Elsewhere, Wooley is enmeshed in the manipulation of taped sounds, collaboration with angular European improvisors who — cliches be damned, this is just true — show little interest in the blues tradition that so animated early free music icons such as Coltrane and Albert Ayler, and tons of sideman work where he might be playing just about anything, including progressive takes on older music such as on Standards by Jackson Moore (“My Old Flame”, “Every Time We Say Goodbye”, etc).
Pinning down Wooley to one approach is not likely to happen. He’s the Big Bang — a hundred thousand exploding, expanding hot bits of matter.
There’s now a strong biographical argument that the core from which Wooley exploded outward was one of Marsalis focus, swing, and technique.
Wooley Plays Wynton
Not that (Dance to) The Early Music is a recreation or a piece of art that ignores Wooley’s mature body of work. Not at all. In between the two straight statements of the opening head on “Hesitation”, Wooley and his band trace a graceful and intimate outline of all the jazz that followed from 1959 — the year that Miles Davis’ Kind of Blue set the imprint one kind of safe post-bop and the year that Ornette Coleman set in motion so much of what was to follow.
It hardly seems like a coincidence that Wooley chose an instrumentation for this recording that is the same as that of Eric Dolphy’s classic 1964 Blue Note recording Out to Lunch, which joined Freddie Hubbard’s trumpet to Dolphy’s bass clarinet in the front line, support by a rhythm section substituting vibes for piano. Wooley brings Josh Sinton in as a surrogate Dolphy, and Sinton plays it beautifully, rolling across the recordings with a mixture of bop rhythm and harmonic adventure.
Matt Moran’s vibes are there for Bobby Hutcherson, making the harmony of most tunes pretty and yet impressionistic. Dolphy — about whom Miles Davis said in a 1964 Downbeat Blindfold Test, “That’s got to be Eric Dolphy — nobody else could sound that bad!” — is an ideal foil for the Marsalis incantation that jazz somehow went sour after 1960 or so.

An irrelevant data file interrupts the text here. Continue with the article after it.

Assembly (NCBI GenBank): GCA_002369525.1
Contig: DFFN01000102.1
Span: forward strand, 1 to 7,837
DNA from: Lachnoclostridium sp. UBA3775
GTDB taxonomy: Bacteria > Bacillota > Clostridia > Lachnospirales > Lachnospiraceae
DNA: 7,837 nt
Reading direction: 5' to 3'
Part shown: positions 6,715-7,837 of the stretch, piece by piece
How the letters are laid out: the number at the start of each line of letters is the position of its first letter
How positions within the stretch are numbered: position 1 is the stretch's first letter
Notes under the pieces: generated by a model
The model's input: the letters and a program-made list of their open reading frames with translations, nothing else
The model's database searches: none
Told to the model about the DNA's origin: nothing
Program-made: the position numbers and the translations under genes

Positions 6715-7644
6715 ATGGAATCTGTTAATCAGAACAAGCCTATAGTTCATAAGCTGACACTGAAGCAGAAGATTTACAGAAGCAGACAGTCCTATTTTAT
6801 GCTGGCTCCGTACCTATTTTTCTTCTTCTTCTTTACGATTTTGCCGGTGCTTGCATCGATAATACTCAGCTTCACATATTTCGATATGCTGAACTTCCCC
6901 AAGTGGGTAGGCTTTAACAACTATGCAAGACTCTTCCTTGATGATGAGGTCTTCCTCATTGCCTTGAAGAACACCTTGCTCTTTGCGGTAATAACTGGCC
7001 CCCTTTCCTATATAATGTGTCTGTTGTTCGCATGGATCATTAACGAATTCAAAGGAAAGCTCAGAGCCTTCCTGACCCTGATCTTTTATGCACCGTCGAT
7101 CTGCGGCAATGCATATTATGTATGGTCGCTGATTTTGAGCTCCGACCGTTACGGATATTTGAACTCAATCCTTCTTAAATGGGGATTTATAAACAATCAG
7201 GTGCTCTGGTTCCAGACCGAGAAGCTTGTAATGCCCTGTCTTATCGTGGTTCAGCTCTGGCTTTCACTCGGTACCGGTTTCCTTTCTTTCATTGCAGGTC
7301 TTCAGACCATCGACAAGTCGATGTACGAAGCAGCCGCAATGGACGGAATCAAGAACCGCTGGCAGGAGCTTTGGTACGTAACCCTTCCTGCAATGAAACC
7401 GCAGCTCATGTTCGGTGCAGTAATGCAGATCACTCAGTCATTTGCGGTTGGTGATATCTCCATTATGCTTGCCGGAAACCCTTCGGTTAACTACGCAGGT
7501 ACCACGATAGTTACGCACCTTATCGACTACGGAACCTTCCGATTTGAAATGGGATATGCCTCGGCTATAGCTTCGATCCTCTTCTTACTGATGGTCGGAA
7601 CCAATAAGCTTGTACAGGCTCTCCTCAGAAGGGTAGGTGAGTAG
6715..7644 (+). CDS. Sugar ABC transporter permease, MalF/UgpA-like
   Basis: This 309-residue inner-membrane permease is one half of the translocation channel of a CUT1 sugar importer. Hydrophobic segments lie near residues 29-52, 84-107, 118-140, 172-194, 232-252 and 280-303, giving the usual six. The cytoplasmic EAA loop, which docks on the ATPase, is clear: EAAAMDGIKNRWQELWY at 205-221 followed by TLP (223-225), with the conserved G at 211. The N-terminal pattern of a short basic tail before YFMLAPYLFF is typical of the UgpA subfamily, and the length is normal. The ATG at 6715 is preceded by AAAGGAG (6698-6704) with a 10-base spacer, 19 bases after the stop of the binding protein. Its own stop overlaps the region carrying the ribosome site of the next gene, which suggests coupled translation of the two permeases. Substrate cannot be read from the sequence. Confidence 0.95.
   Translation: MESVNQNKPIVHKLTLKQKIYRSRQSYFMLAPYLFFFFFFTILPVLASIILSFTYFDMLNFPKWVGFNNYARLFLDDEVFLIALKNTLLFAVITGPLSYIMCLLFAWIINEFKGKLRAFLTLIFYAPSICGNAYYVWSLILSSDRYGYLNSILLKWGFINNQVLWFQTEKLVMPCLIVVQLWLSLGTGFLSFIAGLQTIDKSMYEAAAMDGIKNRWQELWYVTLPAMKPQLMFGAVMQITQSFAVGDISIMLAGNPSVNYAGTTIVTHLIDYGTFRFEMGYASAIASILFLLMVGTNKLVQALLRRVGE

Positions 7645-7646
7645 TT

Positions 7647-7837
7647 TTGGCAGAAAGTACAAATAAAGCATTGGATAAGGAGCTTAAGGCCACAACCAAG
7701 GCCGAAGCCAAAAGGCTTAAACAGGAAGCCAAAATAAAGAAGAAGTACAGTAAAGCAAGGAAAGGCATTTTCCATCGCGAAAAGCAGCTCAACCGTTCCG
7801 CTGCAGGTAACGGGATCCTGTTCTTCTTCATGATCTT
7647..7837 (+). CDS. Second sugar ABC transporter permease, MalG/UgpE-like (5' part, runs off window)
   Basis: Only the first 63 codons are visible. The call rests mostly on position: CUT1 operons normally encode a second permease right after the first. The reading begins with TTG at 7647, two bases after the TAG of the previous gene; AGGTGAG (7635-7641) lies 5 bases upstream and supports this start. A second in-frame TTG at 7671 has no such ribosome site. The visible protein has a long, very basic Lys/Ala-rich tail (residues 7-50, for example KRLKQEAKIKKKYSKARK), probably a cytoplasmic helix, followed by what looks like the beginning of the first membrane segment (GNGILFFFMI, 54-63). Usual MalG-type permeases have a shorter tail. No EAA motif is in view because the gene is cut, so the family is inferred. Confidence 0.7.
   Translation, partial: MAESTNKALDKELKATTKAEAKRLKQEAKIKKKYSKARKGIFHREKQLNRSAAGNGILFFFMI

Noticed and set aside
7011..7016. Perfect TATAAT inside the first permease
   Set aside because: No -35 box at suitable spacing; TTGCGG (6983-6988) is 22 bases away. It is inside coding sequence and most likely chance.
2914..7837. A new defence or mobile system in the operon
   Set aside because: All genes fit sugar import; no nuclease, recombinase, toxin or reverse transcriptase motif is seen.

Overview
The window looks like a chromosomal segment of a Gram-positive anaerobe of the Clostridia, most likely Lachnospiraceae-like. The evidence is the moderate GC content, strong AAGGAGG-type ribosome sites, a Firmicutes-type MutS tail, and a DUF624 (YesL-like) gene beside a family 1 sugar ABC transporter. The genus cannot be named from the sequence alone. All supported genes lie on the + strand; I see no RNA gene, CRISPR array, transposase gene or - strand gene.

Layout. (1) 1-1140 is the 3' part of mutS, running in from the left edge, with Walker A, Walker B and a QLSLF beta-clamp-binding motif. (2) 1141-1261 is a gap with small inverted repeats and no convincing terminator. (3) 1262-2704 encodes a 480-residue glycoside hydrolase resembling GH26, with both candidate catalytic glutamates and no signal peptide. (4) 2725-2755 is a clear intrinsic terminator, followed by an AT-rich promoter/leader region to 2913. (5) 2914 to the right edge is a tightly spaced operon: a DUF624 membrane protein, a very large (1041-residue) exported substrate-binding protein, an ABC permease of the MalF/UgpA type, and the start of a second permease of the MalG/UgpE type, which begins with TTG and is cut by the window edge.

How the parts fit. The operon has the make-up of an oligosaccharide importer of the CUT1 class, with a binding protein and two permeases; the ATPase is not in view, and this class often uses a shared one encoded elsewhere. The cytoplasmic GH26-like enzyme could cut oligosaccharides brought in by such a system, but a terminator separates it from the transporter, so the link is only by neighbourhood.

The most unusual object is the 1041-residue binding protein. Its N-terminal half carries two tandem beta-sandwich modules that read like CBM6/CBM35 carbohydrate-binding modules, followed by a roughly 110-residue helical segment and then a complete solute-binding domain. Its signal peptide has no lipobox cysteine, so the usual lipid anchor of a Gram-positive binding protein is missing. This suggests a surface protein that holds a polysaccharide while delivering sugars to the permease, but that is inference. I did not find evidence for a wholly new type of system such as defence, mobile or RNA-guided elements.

On “Delfeayo’s Dilemma”, for example, Wooley states the jagged theme on his own, muted, during which Opsvik and Eisenstadt bring in off-kilter but swinging rhythm. The leader solos with open horn, keeping the band to a free trio, sounding not entirely unlike Marsalis in some places: growling like a New Orleans player, tracing modern chordal structures.
The theme recurs with Sinton a second time before Moran improvises, during which the swing feeling gets more and more fragmented, until finally vibes and bass clarinet are improvising together in a collective blend. By this point, with Sinton jabbering and crying like Dolphy and Dolphy’s successors, the listener knows that the tune has gone where Marsalis wouldn’t have dared to take it (even though musicians were going there shortly after Marsalis was born). The theme returns in a reinvented half-time — essentially a new piece of music.
The very next tune on Marsalis’ Black Codes (From the Underground) is also the next track on The Early Music, “Phryzzinian Man”. My recollection of the original is that of a popping if mysterious swinger that uses catchy gestures for a theme. Wooley understands the “gestural” nature of the theme, and he uses each smaller piece in greater isolation. Sinton introduces the theme over several minutes of whispering but avant-garde bass clarinet work, leading up to one theme. Over time the bass will pick up part of the theme, the trumpet another. Like a Picasso canvass, this version of “Phryzzinian” looks at its subject from multiple angles, covering every element but pushing and pulling them into something new.